Album Reviews

This is not an album you leap to put on when the sun is out and you feeling up, without a care in the world but this is actually, an album you may well readily put on first thing in the morning (idea for that early morning dazed train commute) or, last thing at night or just perhaps, when everything is not so rosy in your Garden.

 

Ex-Sparklehorse musician Adam Wiltzie, and composer Dustin O'Halloran are A Winged Victory For The Sullen. They have produced a solemn even reverential recording of beautiful music, piano, strings, an ambience woven into a spider’s web of contentment.

I have been giving this album a few listens over the past 3-4 weeks and actually gave it a break and then went back to it, just to see if it had some lasting power. It does!

 

This record is a ragged blues-fuelled classic, with a modern twist. The guitar lines cut like a razor blade on opener 'You're in my blood', and 'Heart rested with you' is pure classic Rock. Thunderous stuff!

 

The new record follows their eponymous 2009 debut which was filed under the nu-folk bracket. If that was the case, then the record that you could soon be holding in your hands is a seismic change.

 

Since 2009, Kill It Kid have been earning their spurs via relentless touring, inspired by the old blues warriors, although the band actually hails from Bath. Still, that was the home of the famous Blues festival of 1969/70 so there must be something in the water.

A delightful five song taster of a lot more to come hopefully from Diagrams and Sam Gendes, an ex stalwart of hip folk collective Tunng.

The songs are very varied on the ep from the opening of ‘Night All Night’  with an acoustic  base and honey rich vocals, a lovely song , to the second song  which adds brass and strings and just about a much fun  as you can have with a song, that’s the free flowing  ‘Antelope’ .

Hill brings in some electronics and yet another change of pace.  ‘Woking’ again a nice song this time, with a big ‘Elbow’ feel. Final song Icebreakers is just plain beautiful in a folk groove, with added thunder.

So in conclusion a superb ep that certainly leaves us eager for more.

Diagrams play the End of The Road Festival this weekend and the physical EP still seems to be on Amazon, so get it while you still can.

Pete

9/11

From the opening cords and blast of horns we are comfortable, warm, cosy and happy in familiar territory. ‘A Candle's Fire’ the opening song is pure and simply, sublime. 

‘The Rip Tide’ is (as usual with Beirut) short at 33 minutes but, I guess as the saying goes, "always leave them wanting more"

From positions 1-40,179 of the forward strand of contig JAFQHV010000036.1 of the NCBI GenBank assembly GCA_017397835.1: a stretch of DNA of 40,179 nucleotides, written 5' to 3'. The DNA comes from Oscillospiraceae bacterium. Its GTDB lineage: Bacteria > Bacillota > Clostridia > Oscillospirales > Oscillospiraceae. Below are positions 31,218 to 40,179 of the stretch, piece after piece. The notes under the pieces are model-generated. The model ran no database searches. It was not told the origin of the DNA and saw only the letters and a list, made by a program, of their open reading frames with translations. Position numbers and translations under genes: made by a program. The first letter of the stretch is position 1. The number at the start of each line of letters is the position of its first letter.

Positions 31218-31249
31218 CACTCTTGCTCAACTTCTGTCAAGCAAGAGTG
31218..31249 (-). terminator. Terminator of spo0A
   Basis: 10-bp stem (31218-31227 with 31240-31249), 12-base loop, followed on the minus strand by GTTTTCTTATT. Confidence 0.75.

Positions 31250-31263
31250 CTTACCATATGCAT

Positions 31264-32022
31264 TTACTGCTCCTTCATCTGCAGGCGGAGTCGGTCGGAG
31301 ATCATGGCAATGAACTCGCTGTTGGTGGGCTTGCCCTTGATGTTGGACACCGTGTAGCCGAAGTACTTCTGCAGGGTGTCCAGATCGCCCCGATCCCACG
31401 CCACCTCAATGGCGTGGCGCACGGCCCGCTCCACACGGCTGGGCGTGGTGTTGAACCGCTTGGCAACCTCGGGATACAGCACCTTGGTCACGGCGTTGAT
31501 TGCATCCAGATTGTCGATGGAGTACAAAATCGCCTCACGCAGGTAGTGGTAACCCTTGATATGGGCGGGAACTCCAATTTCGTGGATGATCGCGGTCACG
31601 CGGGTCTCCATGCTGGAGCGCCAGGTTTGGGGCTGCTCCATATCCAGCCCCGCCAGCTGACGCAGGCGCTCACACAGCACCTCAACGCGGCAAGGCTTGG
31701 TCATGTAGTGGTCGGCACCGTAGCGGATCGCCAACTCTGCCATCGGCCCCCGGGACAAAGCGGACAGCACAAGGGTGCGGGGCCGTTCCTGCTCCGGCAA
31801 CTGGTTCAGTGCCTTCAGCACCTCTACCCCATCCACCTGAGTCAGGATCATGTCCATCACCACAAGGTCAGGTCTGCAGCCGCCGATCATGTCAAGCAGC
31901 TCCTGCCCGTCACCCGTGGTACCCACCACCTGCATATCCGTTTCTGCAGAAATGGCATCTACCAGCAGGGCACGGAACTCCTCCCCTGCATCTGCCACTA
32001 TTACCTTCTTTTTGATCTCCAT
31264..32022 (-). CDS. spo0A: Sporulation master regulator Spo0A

Santa Fe is equally impressive as the opener, pure joy. ‘East Harlem’ is a change of pace to Zach Condon’s delicate side. ‘Goshen’ has beautiful piano set against Zak's vocals and that ever present brass chimes in.
 
On ‘Paynes Bay’ the horns (is there a clarinet there?) are heart wrenching at the start before the song catches pace and the title song, The Rip Tide' is an epic.
 
Like the early autumn chill that has been affecting the UK in recent days, you may well have been grabbing that jumper out of the cupboard for extra warmth; that's exactly what The Rip Tide offers.
 
I'll leave the rest of the album for you to discover because, every home should own this album and yes after the final song 'Port of Call' we are left wanting more!
 
10/11
Pete
 
1. A Candle's Fire 
2. Santa Fe 
3. East Harlem 
4. Goshen 
5. Payne's Bay 
6. The Rip Tide 
7. Vagabond 
8. The Peacock 
9. Port Of Call 
 

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I listened to this album a lot on my summer holiday, so it’s good to know that it sounds as good on a wet Tuesday in London as it did on a sunny beach in Italy. I recently described this album to someone as ‘early Pink Floyd visits The Beatles on a journey via Sly Stone’, and although that doesn’t cover all of the influences on display here, it should give you some idea of the type of sounds you’ll hear within. 

Album opener ‘Ffunny Ffriends’ is the first track I heard from the record (as is often the case it came from the Tom Ravenscroft show on BBC 6music). It’s a good introduction to the band, with shuffling drumbeats, a catchy guitar line and melodic but slightly fuzzy vocals. ‘Bicycle’ (a sequel to Pink Floyd’s ‘Bike’ perhaps?) feels almost like The Kinks musically, although the lyrics - ‘All of you can eat my dust’ - are decidedly modern. Next track ‘Thought Ballune’ opens with some guitars stolen from The Beatles, and matches them with an equally Beatles-esque chorus. 

‘Jello and Juggernauts’ is a slightly more mellow track with some typically psychedelic words, while ‘How Can You Luv Me’ ups the pace, with a funky bassline (particularly in the Disco middle eight!) and some equally rhythmic drumming. 

Next up is ‘Nerve Damage’ which starts and ends with some annoying Peter Frampton / Bon Jovi guitar/voice tube sounds, but in between becomes the punkiest thing on the album, very much in the Stooges line. Meanwhile ‘Little Blu House’ is one of the most melodic tracks, a 60s tune fitted to a simple drum machine which comes in at exactly 3 minutes – the perfect length for a pop song. Then ‘Strangers are Strange’ brings the funky bass back. 

‘Boy Witch’ brings back the ghost of Syd Barrett – it’s very Floyd-influenced and could easily be a track from their first album. On the iTunes version of the album there are a couple of bonus tracks – ‘I Want To Be Left To My Own Devices’ and ‘Cyrus’ Theme’. The former is a distorted acoustic ditty, while the latter is an engaging instrumental. 

Overall then, an album that draws its influences from each of the past five decades, and wraps them up in something that’s both comfortingly familiar and enjoyably unusual. 

8/11 

Russell 

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